Our Reading Journey: From Hating to Loving to Read
My first child Bjorn didn’t love to read but you’d never know that today. Today, he’s either playing a video game or reading a book. It’s always some sort of fantasy type fiction book. When he was in grade school the rule was you have to read as many minutes per day as you are years old. So when he was 7 he had to read 7 minutes a day. We started out with picture books and it was time to make the transition to chapter books. He didn’t want to read chapter books and he fought us hard but we stood our ground.
Many years later he loves to read and reads very thick chapter books. The librarians at school and the local library all know him. His library card gets heavy use. In elementary school one of the most fulfilling things he did was help other kids learn to read. All these years later, if you go to his room you’ll see this note on his doorknob from one of the kids he mentored as a 6th grader…
Here’s the progression. We introduced him to books by listening to Audiobooks –> he found a story that interested him –> he wanted his own books.
I asked him, what changed and made you love to read? He said the main thing that finally helped him get over his fear of reading was listening to books. I played them in the car with a CD or we listened to them at other times. When he found a story he loved and really got into the story, he started seeing how rewarding it is to read. Today he prides himself on knowing obscure authors. He knows when their newest books are coming out.
Today, for most holidays or birthdays he happily gets Amazon gift cards Amazon Gift Cards for his birthday and he uses to buy books. You’ll find him reading books most days – he reads between 1-3 books (thick books!) a week.
Reading regularly has made him a better writer (another thing he struggled with) and thinker. Plus, he found something to love that will forever enrich his whole life. As a mom I’m proud of him! He’s not naturally likes being social or super involved in a lot of different things but he has loved reading for years now.
Establish a Habit of Reading and Make it Fun
Alexis, at age 5, is in the stage of being read and preparing to read. She is open to books and much more outgoing than Bjorn is. Still, we need to take time to read and discuss books with her. We need to establish a habit of reading. One way that really helps us remember to read regularly is subscribing to a children’s subscription box called Bookroo. They are a locally owned (Utah) company started by a family who loves books.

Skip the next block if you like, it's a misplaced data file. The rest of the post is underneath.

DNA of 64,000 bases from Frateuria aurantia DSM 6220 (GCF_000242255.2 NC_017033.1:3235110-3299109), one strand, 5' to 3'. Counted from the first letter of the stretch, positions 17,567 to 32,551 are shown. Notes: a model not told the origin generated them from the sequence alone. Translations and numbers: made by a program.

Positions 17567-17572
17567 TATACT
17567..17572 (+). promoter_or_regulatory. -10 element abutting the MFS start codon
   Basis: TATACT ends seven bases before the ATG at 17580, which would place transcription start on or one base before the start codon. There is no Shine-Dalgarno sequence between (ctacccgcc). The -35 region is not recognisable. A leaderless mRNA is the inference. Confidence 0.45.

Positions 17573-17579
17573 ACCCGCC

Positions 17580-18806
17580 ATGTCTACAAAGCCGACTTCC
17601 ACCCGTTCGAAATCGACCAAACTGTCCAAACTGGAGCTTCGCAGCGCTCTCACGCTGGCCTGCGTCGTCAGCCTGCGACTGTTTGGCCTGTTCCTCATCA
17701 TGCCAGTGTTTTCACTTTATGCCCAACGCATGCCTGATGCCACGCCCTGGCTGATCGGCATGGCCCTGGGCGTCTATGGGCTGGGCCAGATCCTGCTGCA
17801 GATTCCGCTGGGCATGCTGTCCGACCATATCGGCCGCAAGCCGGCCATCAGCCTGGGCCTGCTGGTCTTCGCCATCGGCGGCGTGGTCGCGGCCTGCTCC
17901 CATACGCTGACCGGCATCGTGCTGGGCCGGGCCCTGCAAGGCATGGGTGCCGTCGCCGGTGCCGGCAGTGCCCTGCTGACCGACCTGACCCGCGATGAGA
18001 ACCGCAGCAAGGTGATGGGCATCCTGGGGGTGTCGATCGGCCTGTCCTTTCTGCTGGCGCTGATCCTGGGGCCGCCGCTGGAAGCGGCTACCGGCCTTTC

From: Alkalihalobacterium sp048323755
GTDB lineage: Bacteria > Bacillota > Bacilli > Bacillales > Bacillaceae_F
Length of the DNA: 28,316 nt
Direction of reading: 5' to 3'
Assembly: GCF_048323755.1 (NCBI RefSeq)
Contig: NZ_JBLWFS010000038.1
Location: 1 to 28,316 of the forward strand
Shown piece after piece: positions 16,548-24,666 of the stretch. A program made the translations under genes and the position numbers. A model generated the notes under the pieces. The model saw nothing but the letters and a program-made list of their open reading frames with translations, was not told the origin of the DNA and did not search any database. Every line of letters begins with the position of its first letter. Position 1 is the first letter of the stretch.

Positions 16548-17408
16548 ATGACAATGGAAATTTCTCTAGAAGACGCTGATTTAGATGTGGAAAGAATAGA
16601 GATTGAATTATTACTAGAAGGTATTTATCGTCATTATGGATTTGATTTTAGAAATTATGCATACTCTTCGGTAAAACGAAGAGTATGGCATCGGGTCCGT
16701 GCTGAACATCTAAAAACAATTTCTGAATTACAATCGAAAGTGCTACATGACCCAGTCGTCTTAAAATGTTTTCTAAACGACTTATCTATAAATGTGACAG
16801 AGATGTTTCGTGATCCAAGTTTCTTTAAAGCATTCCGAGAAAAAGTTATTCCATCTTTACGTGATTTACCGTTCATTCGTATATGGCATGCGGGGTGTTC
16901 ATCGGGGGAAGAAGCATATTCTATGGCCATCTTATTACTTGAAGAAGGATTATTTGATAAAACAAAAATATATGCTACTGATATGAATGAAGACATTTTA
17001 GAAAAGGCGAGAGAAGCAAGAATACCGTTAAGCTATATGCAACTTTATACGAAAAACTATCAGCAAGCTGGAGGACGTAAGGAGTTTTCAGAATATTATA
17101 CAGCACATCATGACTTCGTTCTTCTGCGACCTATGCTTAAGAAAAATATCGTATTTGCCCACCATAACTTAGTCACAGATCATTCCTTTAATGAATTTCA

Get the whole family involved in reading. Here’s Alexis reading her books with her grandparents.
Subscribe to a Book Box Service
A book subscription box like Bookroo, helps build your library and introduces your kids to new books they otherwise wouldn’t discover. The part that I love most about Bookroo is that the books are curated by families who have tested the books and voted on the very best ones. Bookroo is cheaper than buying the books separately and saves you time trying to find and purchase books for your kids.
Bookroo wants to help you discover the hidden gems, not classic books. There’s a variety of books every month. Everyone loves getting a package on the doorstep and it’s monthly arrival makes us look forward to setting aside time to read together.
Bookroo books come individually wrapped so each box is a present. You can choose between a box for toddlers that has 3 board books or a box for older kids (to age 6) that has 2 picture books. I believe they are adding another tier for older kids next.
Some moms (that I call professional moms) look for coloring pages or crafts to go along with the books they’re kids read. I’m sure you can find ideas on Pinterest! I’m more of a get it done mom who wants to make it as easy as possible to reach our goal of reading to our daughter daily. Sometimes her grandparents take a day (they live across the street from us). So it truly becomes a family affair!